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I am trying to understand and implement a method of reusable code, starting with STM32 projects. Any ideas on the best method(s)?

JNoon.1
Associate III

Hi,

I am trying to implement a method of reusable code starting with STM32 projects. I have multiple micro controllers (F4, F7 etc) that will need to run the same application code. As STM generate the Drivers/HAL for me. Would I need to write API functions that will sit between the application code and the HAL functions?

In terms of version control, I would be looking at making the application code and API code submodules, and having the hardware project with the Drivers and HAL etc in its own repo too. The application and API sub modules won't be able to build individually, but when built with the main hardware project they will.

I was thinking of having it structured something like this:

Code/
  API/
    Inc/
    Src/
  Application/
    Inc/
    Src/
  Core/
    Inc/
    Src/
  Drivers/
  Middlewares/
 
Test/
  "Similar structure to Code/ but only for my own code"

I've read some books and searched Google etc but there does not seem to be enough information for what I need. I've seen examples of making the HAL layer reusable, I'm guessing its normal for the HAL/API/Application code to not be built separately and only all together?

Any feedback or suggestions or help would be very much appreciated.

Thanks!

5 REPLIES 5
Javier1
Principal

I would bet youre an experienced programmer but not in embedded, youhave an API mindset, smells like web developer. XD, im not sure you understand how the compiler works.

>>Would I need to write API functions that will sit between the application code and the HAL functions?

Thats how everyone i know does it.

>>In terms of version control, I would be looking at making the application code and API code submodules, .h/.c files.

>>and having the hardware project with the Drivers and HAL etc in its own repo too.

why do you want to sepparate them

>>The application and API sub modules won't be able to build individually, but when built with the main hardware project they will.

this makes no sense to me, isnt that how a regular compiler works?

My own limited experience tells me everyone has its own arquitecture answering to their own set of problems ans requirements, but almost all (including mine) looks like what youre proposing, a sepparate folder with .h and .c "API" code included in main.c and using HAL libraries.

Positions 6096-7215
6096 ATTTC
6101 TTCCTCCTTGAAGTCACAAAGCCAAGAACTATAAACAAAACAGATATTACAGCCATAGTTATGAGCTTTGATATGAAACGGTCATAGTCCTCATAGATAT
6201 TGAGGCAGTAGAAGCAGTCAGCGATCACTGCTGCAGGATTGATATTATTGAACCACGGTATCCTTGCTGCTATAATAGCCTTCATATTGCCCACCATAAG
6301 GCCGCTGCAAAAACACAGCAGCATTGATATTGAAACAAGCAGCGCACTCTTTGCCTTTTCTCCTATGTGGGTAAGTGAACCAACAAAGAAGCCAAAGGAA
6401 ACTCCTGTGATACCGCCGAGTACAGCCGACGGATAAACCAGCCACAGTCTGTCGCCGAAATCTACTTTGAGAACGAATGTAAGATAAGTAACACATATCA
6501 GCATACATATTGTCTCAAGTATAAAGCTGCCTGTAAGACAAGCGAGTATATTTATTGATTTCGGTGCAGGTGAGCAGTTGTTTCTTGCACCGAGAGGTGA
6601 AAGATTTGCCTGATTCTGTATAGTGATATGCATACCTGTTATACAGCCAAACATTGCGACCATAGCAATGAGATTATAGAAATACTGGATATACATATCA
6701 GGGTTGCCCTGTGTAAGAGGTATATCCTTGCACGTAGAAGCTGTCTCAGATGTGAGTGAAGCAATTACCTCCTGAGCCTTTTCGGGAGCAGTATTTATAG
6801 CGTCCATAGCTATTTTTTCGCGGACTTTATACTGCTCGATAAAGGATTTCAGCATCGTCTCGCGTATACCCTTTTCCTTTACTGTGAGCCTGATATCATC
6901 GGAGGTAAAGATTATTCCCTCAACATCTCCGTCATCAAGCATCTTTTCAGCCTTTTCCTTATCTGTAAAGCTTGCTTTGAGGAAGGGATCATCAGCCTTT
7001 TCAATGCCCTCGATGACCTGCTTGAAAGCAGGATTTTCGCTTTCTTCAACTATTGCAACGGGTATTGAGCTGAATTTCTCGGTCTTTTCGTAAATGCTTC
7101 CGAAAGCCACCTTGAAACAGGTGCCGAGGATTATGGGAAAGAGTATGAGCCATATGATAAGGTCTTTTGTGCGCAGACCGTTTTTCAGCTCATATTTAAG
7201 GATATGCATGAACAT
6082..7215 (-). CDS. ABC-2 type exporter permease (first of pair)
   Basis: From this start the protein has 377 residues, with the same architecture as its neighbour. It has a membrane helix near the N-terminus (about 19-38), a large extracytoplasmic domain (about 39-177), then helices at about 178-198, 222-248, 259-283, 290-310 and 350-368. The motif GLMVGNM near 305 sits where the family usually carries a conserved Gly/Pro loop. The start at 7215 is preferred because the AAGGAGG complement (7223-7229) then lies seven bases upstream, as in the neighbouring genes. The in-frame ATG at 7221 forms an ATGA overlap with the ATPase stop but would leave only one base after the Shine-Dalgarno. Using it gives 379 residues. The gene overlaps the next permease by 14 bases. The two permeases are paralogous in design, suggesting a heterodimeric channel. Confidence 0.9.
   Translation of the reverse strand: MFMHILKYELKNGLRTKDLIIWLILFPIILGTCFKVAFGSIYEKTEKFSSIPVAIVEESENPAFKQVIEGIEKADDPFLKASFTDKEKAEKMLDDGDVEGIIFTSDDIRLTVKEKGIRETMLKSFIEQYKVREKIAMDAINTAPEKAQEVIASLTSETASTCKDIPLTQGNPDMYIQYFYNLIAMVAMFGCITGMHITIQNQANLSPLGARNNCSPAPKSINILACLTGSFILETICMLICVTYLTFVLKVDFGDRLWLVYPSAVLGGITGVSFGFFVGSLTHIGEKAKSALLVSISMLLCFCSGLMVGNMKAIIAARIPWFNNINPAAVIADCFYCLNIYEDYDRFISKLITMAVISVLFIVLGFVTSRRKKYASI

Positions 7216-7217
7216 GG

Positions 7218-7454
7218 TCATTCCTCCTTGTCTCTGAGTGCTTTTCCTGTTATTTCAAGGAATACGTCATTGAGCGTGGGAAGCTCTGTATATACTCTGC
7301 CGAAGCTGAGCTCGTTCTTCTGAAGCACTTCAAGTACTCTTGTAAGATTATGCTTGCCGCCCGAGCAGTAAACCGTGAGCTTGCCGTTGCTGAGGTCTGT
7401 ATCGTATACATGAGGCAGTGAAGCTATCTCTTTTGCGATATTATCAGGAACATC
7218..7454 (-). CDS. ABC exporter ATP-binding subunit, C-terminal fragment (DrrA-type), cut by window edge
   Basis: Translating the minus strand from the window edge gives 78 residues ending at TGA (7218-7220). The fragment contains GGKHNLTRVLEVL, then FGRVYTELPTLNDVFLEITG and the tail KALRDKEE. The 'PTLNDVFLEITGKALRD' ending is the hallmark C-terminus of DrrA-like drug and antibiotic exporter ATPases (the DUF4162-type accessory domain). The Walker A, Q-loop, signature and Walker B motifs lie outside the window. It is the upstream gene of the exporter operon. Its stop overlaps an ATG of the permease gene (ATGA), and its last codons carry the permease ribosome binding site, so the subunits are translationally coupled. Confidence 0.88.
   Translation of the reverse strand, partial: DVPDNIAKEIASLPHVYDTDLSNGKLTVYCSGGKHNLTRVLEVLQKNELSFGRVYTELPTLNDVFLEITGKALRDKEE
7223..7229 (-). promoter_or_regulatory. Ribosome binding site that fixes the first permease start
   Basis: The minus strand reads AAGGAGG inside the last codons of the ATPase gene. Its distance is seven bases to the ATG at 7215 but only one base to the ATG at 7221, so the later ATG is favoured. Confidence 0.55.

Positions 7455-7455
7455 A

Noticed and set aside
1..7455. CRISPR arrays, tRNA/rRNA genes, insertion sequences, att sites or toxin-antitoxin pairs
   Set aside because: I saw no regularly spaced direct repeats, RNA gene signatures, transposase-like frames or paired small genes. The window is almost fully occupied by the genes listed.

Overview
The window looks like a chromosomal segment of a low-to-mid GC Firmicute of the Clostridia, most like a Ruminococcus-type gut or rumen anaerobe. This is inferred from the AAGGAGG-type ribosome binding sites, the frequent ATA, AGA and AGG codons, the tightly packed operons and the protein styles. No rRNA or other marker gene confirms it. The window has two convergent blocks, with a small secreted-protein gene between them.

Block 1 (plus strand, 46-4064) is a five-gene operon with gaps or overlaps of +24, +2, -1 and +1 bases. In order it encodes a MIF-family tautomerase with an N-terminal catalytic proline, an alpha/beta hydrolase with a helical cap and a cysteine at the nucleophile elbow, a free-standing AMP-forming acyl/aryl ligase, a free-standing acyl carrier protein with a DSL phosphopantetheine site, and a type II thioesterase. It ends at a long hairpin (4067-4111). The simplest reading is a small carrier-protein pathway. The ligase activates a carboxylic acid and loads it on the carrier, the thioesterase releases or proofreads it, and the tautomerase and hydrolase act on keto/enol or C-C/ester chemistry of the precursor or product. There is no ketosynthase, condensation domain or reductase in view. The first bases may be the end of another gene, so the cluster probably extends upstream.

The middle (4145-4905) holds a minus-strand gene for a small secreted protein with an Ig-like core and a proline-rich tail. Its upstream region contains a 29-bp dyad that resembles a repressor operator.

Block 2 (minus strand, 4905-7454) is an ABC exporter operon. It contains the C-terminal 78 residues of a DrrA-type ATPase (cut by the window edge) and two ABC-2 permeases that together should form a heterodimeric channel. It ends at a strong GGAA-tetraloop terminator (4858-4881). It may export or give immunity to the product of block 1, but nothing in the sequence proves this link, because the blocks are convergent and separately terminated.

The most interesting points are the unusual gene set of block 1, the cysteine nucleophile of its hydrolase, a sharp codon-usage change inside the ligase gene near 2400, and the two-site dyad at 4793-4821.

KnarfB
Principal III

This is a very broad topic and there is no single best approach. There is a trade-off between portability, performance, and readability. As HAL is already considered bloated, putting yet another API layer inbetween HAL and your app code may work, or may not work. Also depends on the planned man power and project time line.

As you said, look at a number of existing portable projects like https://github.com/betaflight/betaflight and imitate some approach that feels right for you.

Apps are typically built all together, because then the compiler has the largest decision space for all kinds of optimization, and you have the best/easiest debugging experience.

hth

KnarfB

Thanks for your reply!

No I am not a web dev.... just a Embedded Engineer not long into their career, and I know that in the Embedded world code reuse is not a strong point!

I would want to keep them separate as I am trying to support using the same application code with different hardware, and not sure on the best way to structure it and control it in version control.

Basically the "glue", the API would not be compiled alone as why would it, same as the application code why would they need to be complied separately. That's why I thought I would use submodules so that any new hardware I need to use would be able to get the submodules and all I would need to change is the HAL function calls in the API layer.

I didn't know if it would be needed or not to add the API layer at all. Instead just controlling which HAL functions to call in the application code.

Thank you for the reply, I appreciate it!

That's the conclusion I'm coming to... there is no right or wrong answer.

I could just control which HAL functions I call in my application code the same as I would have as if it was in an API.

I'm trying to figure out a good way of being able to reuse the application code on multiple micro controllers without changing a lot. I've started to move any HAL function calls into a API, where I would call the API from my application code and the API would use the pre-processor to decide which HAL to call.

Only problem I'm coming to is structuring it in a nice way not to make it difficult to maintain. And especially if I want to add testing in the future.

Joe

S.Ma
Principal

The first thing to check are the reference manual. Design IP generations may vary, consequently the APIs or behaviour. DMAMUX is one big difference if it is.

Try to have a portable code as much as possible as baseline first. Then once the code is "mature", optimize it for a specific target (this is the non-reuse time you'll spend).

My humble advice : Try to avoid using global variables in functions. Make generic functions with few entry points to drivers functions (concentrate).

There is a balance between cost (optimisation) and (development) time.

Maintenance cost and time is one key parameter to consider when choices need to be made.